Salem Band Concert

A Wake Forest friend plays in the historic Salem Band, a community musical ensemble with roots in the 18th century. When we realized that the summer concerts are held in Salem Square, a short walk from our rental, we made plans to attend the August performance. The free concert series is held outdoors and attendees — a group including people of all ages from retirees to families with young kids — set up their own lawn chairs and blankets around the green. This month the ~50-piece ensemble of woodwind, brass, and percussion instruments put on a fun program of all-American tunes ranging from New Orleans jazz to Burt Bacharach standards to Clifton Williams symphonic pieces. Sitting in the middle of a well-preserved historic district, listening to the sounds of the band float across the green as night fell, and watching as fireflies started winking in the dusk beneath the tree canopy, I think I can be forgiven for briefly wondering if we had entered a time warp to the 19th century.

Salem Band in concert on Salem Square

Lam Museum of Anthropology

Tucked away in a quiet corner of the Wake Forest campus is the small but interesting Lam Museum of Anthropology, which offers a unique hands-on experience for the university’s anthropology students. Unlike some of the world-class museums we’ve seen at other universities (such as the Chazen Museum of Art we visited last summer at UW-Madison), the exhibits at the Lam are primarily conceived and executed by students. One exhibit used physical artifacts and interview/survey data to communicate the lived experience of members of the Dalit (untouchable) caste in Nepal. Another exhibit was focused on tea traditions, and used artifacts from across the centuries and across the world to illustrate how tea was connected to mindfulness (internal status) as well as social position (external status). It was exciting to see the ambition and scope in the students’ exhibits, along with more traditional exhibits about the field of anthropology and displays of professionally curated acquisitions.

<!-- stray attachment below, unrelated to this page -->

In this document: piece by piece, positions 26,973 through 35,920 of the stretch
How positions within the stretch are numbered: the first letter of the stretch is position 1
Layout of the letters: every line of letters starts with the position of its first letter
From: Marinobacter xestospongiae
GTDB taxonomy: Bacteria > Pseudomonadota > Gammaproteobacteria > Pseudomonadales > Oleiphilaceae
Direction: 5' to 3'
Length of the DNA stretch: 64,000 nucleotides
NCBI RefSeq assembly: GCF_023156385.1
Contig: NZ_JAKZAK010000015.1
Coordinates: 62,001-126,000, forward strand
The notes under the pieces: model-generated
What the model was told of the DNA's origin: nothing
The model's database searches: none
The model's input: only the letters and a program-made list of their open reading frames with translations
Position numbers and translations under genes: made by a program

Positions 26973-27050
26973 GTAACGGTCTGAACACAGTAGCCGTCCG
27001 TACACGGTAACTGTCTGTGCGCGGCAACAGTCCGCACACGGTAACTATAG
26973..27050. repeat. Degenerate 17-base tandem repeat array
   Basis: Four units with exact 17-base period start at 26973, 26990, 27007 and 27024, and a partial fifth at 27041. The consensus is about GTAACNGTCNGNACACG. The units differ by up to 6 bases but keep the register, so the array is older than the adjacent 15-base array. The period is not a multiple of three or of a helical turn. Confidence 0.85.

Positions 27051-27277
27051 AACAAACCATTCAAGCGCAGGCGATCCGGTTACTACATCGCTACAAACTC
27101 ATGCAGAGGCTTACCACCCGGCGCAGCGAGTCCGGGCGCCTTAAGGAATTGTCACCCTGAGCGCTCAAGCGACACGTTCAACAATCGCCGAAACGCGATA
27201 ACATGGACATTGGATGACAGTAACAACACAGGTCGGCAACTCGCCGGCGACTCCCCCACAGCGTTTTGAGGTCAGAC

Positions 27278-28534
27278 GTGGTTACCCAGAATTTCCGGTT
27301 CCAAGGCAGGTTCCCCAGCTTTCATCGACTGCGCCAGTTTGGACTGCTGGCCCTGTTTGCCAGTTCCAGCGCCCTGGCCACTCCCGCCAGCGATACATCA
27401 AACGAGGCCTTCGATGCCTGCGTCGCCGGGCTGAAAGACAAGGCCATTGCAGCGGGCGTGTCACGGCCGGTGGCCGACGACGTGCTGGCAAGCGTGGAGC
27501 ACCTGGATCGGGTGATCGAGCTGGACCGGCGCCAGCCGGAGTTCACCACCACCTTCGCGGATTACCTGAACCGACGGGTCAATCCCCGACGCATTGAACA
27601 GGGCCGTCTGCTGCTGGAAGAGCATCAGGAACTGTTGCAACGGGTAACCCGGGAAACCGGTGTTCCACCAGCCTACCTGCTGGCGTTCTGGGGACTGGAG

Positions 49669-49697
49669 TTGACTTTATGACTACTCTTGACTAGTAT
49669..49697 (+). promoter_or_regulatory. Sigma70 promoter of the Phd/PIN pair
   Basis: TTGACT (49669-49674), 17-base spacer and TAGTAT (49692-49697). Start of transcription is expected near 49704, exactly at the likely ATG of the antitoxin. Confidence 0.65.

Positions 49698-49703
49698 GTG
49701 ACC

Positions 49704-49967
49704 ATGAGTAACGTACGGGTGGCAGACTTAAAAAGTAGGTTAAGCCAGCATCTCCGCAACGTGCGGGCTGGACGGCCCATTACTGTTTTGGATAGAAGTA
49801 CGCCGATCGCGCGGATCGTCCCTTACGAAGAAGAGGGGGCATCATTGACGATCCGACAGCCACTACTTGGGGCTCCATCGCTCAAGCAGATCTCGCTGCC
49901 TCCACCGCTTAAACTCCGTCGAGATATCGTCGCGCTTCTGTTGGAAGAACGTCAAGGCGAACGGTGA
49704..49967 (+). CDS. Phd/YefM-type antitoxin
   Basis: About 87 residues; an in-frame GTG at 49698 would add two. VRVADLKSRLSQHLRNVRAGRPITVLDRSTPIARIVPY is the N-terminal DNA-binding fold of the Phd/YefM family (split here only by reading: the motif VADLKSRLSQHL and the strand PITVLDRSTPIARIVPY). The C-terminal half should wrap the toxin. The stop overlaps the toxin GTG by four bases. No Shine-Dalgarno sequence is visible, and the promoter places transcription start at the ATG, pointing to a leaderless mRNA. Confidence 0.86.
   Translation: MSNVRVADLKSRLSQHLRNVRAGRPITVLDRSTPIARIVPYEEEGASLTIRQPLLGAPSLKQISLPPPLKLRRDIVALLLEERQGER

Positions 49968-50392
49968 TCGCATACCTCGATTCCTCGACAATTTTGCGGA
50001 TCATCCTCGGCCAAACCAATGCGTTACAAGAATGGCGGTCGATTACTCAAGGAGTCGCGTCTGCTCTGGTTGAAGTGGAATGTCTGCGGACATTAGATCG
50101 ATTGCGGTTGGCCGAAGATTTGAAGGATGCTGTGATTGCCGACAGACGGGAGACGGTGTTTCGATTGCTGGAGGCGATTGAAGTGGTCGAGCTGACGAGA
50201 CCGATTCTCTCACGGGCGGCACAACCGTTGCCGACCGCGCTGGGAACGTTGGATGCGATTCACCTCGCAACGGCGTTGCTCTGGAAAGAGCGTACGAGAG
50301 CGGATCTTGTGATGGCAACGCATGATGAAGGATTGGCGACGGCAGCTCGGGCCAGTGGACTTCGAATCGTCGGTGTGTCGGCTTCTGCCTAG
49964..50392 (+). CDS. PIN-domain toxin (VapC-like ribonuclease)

Reynolda House and Gardens

Our favorite local example of the mansion-to-art-museum pipeline is the lovely Reynolda House, former home of R.J.  and Katherine Smith Reynolds. Reynolda was built by the couple as a family home for themselves and their four children on a 1,000 acre estate on the north side of Winston-Salem, with construction of the home being completed in late 1917. True to the era, the home was equipped with formal gardens as well as a model farm and supporting village complete with villagers, church, school, stables, livestock, and more. From the world of “everything’s relative,” I bring you the observation that despite covering 34,000 square feet, Reynolda seems fairly comfortable and cozy when compared to Biltmore Estate in Asheville, which contains a whopping 175,000 square feet.

See? Not so big.

Unfortunately both R.J. and Katherine Smith Reynolds died within a decade after Reynolda was completed, and it was then home to their oldest daughter Mary Reynolds Babcock. The Babcock family played a key role in transferring the majority of the original estate to Wake Forest University for its campus, converting Reynolda to a very fine museum of American art, and facilitating the conversion of Reynolda Village to a charming little group of restaurants and boutiques. Reynolda’s art collection is small but very high quality, with exceptional pieces by Gilbert Stuart, Frederic Church, John Singer Sargent, Georgia O’Keeffe, and Grant Wood, among others. Both the home’s interior and gardens have been restored to periods of historic significance for the property, so there is plenty to see beyond just the artworks. Ken and I had both visited Reynolda House before, so during this visit we just enjoyed exploring the home’s lovely gardens.



Next: we wrap up our stay in Winston-Salem.

8 thoughts on “Winston-Salem, a College Town”

  1. What a rich and interesting town! Even without your ties to Winston-Salem, it looks like a great place to spend a month. So much of what you’ve been doing really appeals to us. I would love the Reynolda house and gardens. With 34,000 square feet, I’m betting the Reynolds didn’t have to spend a stupid amount of time on Amazon searching for stuff to organize a tiny pantry. (You can tell what I’ve been doing lately.)